Warfare and Women's Changing Role in the United States Military
Women, military, warfare, U.S. history, military history
Military History | Social and Behavioral Sciences | United States History | Women's History
Operation Desert Storm was a watershed for women in military. It focused an unprecedented amount of public attention on women's roles and capabilities in the military. Like their male counterparts, women faced many of the dangers associated with war, including both injury and death. At the time, there were 221,138 women serving out of a total of 2,033,000 military personnel. Of this, 40,000 women were deployed, making up seven-percent of the total U.S. forces deployed. Although legislation and policy stated that women could not be in positions or units where there was a risk of combat or coming in contact with enemy forces, eleven women died and two were taken as prisoners of war. Following common guerilla practices of war proved easy and the enemy forces targeted U.S. support and medical units. These targets, where the majority of women were concentrated, had less fire power, armor, and training than units on the front lines. As a result, women were vulnerable regardless of legislation and not "officially" being in combat.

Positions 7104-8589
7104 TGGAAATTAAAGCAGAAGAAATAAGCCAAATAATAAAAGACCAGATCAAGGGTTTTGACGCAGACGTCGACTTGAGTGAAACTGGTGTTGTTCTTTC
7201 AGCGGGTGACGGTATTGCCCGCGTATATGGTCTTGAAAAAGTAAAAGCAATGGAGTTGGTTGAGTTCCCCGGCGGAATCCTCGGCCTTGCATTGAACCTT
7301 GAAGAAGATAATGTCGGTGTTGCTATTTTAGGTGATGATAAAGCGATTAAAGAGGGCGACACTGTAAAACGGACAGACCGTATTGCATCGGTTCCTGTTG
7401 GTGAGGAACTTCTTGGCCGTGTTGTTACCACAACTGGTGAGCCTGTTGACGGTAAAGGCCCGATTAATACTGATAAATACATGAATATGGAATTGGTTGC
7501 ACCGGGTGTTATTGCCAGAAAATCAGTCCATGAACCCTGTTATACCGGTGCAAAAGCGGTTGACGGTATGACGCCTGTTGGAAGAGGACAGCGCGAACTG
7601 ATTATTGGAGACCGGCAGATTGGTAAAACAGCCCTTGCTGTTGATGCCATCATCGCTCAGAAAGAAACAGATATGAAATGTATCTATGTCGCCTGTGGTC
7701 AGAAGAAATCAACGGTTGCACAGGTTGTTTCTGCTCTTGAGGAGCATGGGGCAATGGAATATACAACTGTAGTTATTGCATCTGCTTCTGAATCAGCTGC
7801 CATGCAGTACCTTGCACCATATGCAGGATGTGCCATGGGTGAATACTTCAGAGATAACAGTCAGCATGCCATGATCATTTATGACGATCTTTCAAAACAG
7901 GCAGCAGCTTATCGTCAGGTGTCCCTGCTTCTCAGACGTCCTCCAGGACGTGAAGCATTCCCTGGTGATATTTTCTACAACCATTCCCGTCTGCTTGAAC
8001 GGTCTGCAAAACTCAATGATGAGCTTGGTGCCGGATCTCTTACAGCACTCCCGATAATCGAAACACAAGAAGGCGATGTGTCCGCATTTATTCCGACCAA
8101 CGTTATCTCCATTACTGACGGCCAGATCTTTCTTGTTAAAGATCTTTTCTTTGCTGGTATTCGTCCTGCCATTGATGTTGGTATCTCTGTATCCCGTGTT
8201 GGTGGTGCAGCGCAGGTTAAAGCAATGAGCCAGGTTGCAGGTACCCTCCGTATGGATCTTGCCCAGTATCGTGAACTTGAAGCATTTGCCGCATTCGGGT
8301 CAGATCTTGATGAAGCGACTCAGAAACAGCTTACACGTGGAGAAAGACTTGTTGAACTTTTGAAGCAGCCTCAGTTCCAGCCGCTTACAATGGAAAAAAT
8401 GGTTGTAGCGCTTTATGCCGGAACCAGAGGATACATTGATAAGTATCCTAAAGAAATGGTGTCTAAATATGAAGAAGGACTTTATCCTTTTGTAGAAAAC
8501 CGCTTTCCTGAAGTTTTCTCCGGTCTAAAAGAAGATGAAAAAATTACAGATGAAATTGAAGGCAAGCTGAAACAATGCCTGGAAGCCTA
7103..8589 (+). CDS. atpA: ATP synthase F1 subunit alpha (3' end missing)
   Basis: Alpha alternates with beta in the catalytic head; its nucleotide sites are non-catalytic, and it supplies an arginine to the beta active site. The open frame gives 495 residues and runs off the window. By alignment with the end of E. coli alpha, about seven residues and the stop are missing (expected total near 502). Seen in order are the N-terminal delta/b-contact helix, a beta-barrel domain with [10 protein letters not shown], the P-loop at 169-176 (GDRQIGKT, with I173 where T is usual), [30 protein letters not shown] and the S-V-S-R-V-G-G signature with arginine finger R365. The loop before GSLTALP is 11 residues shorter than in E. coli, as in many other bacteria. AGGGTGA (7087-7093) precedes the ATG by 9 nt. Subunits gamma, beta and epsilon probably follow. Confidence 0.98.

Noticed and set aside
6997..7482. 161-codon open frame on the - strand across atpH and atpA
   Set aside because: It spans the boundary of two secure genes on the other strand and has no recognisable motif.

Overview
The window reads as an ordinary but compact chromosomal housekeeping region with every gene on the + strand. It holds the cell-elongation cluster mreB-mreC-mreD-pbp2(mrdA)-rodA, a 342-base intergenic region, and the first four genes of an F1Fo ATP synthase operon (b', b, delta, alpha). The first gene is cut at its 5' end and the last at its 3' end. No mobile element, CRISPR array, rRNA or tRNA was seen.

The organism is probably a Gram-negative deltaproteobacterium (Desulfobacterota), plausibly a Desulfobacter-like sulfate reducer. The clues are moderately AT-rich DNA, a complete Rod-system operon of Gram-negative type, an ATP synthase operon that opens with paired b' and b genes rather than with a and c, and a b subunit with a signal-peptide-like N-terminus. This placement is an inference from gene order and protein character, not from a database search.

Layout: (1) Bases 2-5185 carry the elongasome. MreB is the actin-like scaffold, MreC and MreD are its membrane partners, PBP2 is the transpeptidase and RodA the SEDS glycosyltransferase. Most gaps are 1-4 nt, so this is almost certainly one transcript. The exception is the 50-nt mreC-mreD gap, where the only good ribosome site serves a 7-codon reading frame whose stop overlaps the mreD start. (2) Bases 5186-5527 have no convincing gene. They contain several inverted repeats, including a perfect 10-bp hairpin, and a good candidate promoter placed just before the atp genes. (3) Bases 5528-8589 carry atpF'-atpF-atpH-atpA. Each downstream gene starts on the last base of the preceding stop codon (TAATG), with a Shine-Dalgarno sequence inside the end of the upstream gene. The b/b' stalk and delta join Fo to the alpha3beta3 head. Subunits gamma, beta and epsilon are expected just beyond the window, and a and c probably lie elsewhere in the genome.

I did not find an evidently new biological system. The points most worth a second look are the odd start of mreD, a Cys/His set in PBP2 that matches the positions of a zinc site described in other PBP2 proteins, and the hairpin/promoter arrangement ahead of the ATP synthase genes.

Department 1 Awarding Honors Status
Mulvihill, D. (2005). Warfare and Women's Changing Role in the United States Military (Undergraduate honors thesis, University of Redlands). Retrieved from https://inspire.redlands.edu/cas_honors/235